Week 4: All the King's Men
If Robin Hood was the most obvious of our political movies this year, All the King’s Men may be the most unsettling: a populist politician with the good intentions of an idealist is transformed by the realities of power and politics.
All the King’s Men has a highly decorated history: the novel it’s based on, by the same name, won the Pulitzer Prize in 1947. The movie was nominated for seven Academy Awards, winning three of them: Best Picture, Best Actor in a Leading Role, and Best Actress in a Supporting Role. In addition, it also won five Golden Globes, including Best Picture, Best Director, Best Actor (Leading), and Best Actress (Supporting).
For those who’ve wondered if power would corrupt us, watching ambition supersede belief for both our main characters may serve as a warning. In an environment steeped in power struggles, money, and secrets, both perspective and morality can become skewed.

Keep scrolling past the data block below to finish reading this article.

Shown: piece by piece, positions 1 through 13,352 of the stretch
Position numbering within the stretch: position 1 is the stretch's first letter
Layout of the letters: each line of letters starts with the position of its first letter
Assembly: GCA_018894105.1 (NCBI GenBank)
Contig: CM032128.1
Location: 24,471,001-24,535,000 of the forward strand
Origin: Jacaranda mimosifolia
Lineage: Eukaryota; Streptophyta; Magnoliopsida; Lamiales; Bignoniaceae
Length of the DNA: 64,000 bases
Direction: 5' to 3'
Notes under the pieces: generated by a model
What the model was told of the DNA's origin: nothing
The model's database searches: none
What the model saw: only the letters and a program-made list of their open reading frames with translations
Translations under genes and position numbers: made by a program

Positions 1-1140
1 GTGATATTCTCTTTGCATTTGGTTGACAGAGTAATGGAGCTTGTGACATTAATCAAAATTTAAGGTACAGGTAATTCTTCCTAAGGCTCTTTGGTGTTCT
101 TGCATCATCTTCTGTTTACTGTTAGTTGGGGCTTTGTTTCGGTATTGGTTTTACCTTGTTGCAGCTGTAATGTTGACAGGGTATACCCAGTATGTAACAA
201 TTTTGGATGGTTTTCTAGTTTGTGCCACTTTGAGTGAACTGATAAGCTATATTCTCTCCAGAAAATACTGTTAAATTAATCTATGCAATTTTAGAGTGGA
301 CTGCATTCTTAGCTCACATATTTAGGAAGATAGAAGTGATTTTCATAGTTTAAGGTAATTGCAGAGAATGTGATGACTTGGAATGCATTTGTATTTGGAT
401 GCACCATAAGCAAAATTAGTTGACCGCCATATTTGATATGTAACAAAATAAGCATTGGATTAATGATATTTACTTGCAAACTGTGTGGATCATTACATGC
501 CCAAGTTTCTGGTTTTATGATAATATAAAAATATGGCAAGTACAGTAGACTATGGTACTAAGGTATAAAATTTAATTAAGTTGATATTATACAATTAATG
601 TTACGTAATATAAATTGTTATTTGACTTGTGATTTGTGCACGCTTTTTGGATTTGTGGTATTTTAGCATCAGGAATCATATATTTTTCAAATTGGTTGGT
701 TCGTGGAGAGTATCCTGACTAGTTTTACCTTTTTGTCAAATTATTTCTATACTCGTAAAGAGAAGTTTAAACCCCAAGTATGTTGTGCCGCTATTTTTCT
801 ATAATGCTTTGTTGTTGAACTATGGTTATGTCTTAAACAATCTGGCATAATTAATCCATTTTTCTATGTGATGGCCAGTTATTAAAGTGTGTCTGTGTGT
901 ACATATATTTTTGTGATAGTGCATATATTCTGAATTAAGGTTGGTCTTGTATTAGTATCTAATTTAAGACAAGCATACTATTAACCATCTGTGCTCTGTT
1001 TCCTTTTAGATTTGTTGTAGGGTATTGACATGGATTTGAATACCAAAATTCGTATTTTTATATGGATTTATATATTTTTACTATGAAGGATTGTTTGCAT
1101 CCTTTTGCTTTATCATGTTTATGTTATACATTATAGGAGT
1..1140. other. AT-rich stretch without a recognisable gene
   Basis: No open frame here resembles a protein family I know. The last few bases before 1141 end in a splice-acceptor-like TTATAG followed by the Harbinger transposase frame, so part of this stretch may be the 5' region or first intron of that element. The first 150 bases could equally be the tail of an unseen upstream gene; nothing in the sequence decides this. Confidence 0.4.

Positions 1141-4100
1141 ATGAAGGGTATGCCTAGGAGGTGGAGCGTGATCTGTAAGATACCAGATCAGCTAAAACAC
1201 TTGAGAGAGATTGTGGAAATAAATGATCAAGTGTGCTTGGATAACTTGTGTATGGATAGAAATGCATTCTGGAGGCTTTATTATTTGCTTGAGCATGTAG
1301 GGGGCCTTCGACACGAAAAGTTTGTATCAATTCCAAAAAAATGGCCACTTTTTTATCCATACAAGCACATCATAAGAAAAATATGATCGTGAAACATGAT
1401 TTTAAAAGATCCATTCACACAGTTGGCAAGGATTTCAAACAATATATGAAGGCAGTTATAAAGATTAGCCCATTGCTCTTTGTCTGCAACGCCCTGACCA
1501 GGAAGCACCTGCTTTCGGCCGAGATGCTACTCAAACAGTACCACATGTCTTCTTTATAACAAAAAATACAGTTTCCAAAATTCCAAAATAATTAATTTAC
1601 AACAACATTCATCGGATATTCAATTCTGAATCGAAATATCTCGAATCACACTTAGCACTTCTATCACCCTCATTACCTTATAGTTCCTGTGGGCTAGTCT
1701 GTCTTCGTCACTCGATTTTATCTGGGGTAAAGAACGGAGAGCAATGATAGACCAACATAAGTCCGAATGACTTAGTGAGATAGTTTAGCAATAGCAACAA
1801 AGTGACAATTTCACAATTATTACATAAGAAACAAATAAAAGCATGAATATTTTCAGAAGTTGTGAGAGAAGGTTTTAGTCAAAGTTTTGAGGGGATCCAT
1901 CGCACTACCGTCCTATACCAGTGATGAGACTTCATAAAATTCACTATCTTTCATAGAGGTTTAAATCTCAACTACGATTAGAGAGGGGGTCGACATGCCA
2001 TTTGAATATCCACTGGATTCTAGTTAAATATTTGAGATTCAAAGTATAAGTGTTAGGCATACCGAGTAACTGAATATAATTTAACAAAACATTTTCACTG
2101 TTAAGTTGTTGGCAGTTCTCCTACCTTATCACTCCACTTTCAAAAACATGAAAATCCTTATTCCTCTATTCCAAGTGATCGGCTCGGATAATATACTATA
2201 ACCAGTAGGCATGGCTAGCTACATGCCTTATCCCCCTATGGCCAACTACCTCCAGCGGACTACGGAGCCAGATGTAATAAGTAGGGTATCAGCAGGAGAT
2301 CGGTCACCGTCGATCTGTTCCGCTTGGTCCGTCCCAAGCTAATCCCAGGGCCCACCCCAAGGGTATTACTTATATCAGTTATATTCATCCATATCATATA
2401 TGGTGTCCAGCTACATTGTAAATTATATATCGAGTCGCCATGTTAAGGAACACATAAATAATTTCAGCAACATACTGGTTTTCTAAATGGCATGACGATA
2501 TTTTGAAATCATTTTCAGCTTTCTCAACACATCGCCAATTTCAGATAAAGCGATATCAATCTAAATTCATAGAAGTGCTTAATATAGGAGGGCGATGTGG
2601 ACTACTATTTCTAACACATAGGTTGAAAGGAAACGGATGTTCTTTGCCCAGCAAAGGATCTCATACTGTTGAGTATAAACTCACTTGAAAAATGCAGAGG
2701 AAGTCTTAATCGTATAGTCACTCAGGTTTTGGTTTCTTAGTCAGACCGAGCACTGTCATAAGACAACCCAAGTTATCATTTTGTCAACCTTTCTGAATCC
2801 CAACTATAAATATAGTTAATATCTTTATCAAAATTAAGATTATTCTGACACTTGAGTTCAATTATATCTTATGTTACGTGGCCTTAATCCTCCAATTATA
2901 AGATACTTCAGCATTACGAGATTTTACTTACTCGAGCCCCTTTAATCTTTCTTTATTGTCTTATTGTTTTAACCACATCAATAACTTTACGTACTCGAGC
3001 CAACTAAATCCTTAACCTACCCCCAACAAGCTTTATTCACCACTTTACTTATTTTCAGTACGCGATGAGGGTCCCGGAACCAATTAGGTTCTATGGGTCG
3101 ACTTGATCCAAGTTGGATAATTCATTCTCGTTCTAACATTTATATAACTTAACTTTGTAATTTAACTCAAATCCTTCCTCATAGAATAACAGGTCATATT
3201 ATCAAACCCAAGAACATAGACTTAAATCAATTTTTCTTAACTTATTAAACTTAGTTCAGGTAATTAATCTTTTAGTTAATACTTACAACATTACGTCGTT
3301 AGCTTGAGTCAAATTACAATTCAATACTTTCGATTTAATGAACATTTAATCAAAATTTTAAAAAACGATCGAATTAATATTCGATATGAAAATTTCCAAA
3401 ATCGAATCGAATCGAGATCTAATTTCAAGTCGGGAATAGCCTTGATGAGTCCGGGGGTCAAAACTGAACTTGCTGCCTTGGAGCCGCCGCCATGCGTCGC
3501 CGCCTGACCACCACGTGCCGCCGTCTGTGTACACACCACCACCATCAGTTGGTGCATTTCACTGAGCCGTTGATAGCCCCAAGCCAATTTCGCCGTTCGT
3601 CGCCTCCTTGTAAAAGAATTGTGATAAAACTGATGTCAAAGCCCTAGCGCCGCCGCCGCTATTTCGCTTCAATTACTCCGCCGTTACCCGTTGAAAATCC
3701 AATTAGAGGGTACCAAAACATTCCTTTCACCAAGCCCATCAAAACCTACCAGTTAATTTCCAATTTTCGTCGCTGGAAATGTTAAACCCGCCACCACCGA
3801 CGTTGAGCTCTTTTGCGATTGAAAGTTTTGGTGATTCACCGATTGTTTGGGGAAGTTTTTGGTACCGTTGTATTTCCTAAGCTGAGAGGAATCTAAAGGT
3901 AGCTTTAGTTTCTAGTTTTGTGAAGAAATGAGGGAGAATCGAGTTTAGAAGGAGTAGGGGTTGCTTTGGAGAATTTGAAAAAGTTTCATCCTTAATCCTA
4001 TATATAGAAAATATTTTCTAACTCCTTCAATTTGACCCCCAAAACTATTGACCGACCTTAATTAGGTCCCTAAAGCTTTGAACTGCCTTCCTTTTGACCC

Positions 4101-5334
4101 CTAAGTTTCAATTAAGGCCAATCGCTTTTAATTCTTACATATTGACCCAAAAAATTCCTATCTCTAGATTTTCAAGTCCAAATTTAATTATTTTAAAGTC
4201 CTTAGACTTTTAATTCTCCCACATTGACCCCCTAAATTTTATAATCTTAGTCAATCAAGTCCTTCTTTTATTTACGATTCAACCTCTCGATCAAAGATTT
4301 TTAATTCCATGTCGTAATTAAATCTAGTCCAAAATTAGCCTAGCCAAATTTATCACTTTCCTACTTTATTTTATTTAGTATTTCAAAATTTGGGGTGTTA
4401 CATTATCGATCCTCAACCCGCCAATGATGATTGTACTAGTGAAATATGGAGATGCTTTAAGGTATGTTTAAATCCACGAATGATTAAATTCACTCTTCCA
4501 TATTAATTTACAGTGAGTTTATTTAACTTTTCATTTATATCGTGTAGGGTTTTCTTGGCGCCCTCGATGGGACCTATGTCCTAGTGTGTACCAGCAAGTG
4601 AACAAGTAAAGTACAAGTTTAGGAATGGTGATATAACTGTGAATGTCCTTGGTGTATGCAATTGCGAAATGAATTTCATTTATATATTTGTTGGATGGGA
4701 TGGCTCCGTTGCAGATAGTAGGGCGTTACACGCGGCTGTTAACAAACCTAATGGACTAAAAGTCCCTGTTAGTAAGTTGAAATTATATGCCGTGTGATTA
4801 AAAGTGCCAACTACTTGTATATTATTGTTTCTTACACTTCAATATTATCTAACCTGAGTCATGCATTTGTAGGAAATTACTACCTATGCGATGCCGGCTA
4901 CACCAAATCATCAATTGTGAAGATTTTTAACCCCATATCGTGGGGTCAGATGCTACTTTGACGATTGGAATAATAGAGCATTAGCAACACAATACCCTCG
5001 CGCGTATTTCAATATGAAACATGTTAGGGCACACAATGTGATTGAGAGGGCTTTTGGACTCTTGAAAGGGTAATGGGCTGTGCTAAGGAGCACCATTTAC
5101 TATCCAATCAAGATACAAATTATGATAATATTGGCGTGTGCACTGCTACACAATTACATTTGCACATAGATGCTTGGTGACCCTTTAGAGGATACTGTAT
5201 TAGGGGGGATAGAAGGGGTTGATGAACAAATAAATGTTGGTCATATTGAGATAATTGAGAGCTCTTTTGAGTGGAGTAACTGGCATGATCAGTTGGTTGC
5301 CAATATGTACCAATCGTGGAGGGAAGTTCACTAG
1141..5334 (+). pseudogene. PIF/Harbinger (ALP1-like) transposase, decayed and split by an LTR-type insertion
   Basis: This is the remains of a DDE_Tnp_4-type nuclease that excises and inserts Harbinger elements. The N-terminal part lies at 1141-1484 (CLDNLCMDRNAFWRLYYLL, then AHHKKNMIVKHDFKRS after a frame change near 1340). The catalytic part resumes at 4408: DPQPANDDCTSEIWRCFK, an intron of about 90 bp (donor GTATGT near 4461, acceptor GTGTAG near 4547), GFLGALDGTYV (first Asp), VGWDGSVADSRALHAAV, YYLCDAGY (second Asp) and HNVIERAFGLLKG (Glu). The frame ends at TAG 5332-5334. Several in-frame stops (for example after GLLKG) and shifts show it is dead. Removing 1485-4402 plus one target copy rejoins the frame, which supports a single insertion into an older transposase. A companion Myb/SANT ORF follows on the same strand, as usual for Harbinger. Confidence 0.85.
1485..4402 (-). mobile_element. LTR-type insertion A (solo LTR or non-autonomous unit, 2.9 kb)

All the King’s Men is a complex and rich movie, weaving interactions of multiple characters into a narrative that is earnest, gritty, and real. There are redemptions and damnations, love and loss, arrogance and despondency.
You want political noir? We got political noir.
Hope to see you there!